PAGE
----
UPDATE: D'oh! Title fixed.

UPDATE II: Manifest Destiny agrees.

8 comments:

  1. some of us are already speaking out! it's just a matter of time before people wise up and start trying to protect their jobs, maybe robotophobia will be the end of xenophobia...

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  2. I figured you'd have something to say about this one :-) I'm just hoping we can avoid the gray goo hypothesis.

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  3. It's the hubris of man to think he can recreate a likness of the human brain. Like Icarus' wings, this too shall fail. B

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  4. No offense, but it seems to me that this kind of thing has nothing to do with hubris, or hubris is ancillary at most. Scientific hypotheses are either true or not. One might say it's hubris to think that the set of possible actions is in any way influenced by man's opinions, be they hubristic or nay. What about the brain makes it impossible to copy? It's fantastically complicated to be sure, but it's still just a particular arrangement of atoms. They've already succeeded with a goodly chunk of a rat's brain, and that was more than three years ago.

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  5. I'm also reminded that while Icarus drowned, his father Daedelus succeeded in flying. I'm not sure who would be a better example. Maybe Milton's Lucifer?

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  6. Don't know where to begin. Recreating a particular arrangement of atoms, even if it could be done, does not a human brain make. There is no scientific hypothesis that states if x, then the human brain. It is too complicated. That's my point. And in my humble opinion, it is hubris.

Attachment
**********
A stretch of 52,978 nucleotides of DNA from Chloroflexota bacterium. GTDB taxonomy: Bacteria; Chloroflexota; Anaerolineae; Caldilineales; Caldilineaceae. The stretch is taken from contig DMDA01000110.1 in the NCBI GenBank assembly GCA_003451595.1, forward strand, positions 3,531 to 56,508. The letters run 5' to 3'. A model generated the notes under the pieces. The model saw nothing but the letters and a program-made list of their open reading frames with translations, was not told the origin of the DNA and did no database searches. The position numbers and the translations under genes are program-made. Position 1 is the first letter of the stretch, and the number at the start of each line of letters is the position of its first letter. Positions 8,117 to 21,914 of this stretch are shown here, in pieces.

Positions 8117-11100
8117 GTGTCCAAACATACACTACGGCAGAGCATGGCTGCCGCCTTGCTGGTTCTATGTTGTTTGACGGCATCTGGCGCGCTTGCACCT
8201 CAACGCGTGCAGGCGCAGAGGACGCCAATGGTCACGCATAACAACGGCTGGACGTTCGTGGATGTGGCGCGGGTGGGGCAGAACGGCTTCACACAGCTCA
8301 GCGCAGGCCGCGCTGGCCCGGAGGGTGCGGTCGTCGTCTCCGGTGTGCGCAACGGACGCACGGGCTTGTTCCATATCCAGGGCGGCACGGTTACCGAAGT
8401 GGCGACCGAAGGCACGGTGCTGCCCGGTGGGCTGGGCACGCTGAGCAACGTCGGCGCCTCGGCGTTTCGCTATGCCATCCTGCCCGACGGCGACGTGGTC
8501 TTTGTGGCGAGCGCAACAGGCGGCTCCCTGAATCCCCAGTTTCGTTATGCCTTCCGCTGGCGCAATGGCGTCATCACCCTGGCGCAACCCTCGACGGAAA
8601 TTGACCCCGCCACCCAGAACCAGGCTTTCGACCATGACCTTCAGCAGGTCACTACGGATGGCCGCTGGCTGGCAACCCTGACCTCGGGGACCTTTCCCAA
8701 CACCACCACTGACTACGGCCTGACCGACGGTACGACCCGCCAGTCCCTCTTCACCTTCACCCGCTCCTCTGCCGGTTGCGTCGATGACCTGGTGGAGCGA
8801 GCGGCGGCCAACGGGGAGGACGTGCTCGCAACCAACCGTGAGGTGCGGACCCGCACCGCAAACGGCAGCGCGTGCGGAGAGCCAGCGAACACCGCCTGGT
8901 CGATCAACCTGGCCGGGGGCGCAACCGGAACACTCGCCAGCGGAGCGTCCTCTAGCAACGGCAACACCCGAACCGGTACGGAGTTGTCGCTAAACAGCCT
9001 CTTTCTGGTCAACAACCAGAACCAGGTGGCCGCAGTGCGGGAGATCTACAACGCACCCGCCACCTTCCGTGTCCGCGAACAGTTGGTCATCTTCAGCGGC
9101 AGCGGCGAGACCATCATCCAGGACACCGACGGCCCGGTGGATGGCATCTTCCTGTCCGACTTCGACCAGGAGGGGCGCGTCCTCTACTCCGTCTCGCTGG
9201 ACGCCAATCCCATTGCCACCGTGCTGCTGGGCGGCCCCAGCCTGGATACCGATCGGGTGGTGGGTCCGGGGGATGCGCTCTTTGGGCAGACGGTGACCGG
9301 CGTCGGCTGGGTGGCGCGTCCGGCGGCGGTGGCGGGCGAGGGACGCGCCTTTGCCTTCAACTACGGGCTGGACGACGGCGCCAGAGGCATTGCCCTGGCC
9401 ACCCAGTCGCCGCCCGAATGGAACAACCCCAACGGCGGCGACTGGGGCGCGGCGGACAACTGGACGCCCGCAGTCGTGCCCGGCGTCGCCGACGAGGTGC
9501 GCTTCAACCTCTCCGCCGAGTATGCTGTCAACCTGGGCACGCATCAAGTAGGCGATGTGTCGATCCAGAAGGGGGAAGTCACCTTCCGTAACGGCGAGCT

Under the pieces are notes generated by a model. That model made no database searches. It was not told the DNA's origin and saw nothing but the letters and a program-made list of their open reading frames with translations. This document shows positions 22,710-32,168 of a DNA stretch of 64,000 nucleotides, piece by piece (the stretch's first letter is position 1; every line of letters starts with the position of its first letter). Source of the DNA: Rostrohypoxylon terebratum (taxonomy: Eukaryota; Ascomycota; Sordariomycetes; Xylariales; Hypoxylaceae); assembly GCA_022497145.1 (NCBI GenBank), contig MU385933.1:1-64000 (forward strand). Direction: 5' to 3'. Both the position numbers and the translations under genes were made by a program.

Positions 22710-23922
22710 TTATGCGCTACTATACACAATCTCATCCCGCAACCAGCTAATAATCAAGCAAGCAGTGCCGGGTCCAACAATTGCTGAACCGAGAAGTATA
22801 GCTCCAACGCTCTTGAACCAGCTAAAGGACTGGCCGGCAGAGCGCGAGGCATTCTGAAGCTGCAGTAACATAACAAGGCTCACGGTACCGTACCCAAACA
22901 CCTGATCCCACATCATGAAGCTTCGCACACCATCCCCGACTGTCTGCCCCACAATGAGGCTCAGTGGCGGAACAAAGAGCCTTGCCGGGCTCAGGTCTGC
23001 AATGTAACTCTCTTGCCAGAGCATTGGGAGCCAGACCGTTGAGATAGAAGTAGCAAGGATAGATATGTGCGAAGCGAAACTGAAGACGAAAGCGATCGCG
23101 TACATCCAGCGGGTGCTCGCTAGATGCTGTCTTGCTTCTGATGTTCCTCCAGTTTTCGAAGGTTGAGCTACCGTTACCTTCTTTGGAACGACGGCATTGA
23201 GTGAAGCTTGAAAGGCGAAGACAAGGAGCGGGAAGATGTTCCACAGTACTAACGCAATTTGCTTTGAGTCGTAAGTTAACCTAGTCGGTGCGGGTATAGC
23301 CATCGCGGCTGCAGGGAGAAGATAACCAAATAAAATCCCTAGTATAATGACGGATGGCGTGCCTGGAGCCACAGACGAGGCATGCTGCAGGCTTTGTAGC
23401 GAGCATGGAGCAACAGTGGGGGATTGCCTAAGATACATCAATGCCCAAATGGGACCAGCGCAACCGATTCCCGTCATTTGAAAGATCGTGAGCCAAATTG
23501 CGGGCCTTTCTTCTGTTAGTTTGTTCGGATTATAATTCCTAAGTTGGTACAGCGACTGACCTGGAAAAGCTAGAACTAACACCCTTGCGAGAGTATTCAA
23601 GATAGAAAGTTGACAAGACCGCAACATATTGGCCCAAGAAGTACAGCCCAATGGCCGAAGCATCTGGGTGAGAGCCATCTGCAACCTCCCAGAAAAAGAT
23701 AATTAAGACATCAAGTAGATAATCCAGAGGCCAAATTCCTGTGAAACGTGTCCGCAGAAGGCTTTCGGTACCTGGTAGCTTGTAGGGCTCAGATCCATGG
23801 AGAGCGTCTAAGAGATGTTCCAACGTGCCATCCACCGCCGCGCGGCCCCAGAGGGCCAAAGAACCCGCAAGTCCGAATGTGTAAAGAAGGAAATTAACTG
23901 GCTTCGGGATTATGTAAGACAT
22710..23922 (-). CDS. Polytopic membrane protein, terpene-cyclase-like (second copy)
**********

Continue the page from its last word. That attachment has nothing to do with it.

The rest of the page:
B

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  7. Is it not also hubris to assume the human brain to be too complicated to replicate? Seems like you're saying that a human is more than a collection of atoms; it takes some hubris to say that we are in some fundamental way distinguished from everything else in the universe. SR

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  8. Let's set the hubris aside, I don't think that's adding much to the discussion. I don't think you're accurately stating the scientific hypothesis. I can think of two obvious ones: 1) it is possible to completely replicate all functions of the human brain with artificial components; 2) it is possible to successfully recreate the architecture of the brain inside a computer.

    Now there is definitely some bleed-through with philosophy when we ask how we're going to test these—there is no universally accepted standard for true AI. But I think the Turing test will serve in a pinch. With that one the candidate AI has to be indistinguishable from a true human candidate to a blinded observer. True, it's not as cut and dried as an NMR spectrum, but it's fundamentally testable, and there are a lot of other tests one might pick if that one doesn't sound satisfying. We're not trying to undermine the foundations of science like the Discovery Institute.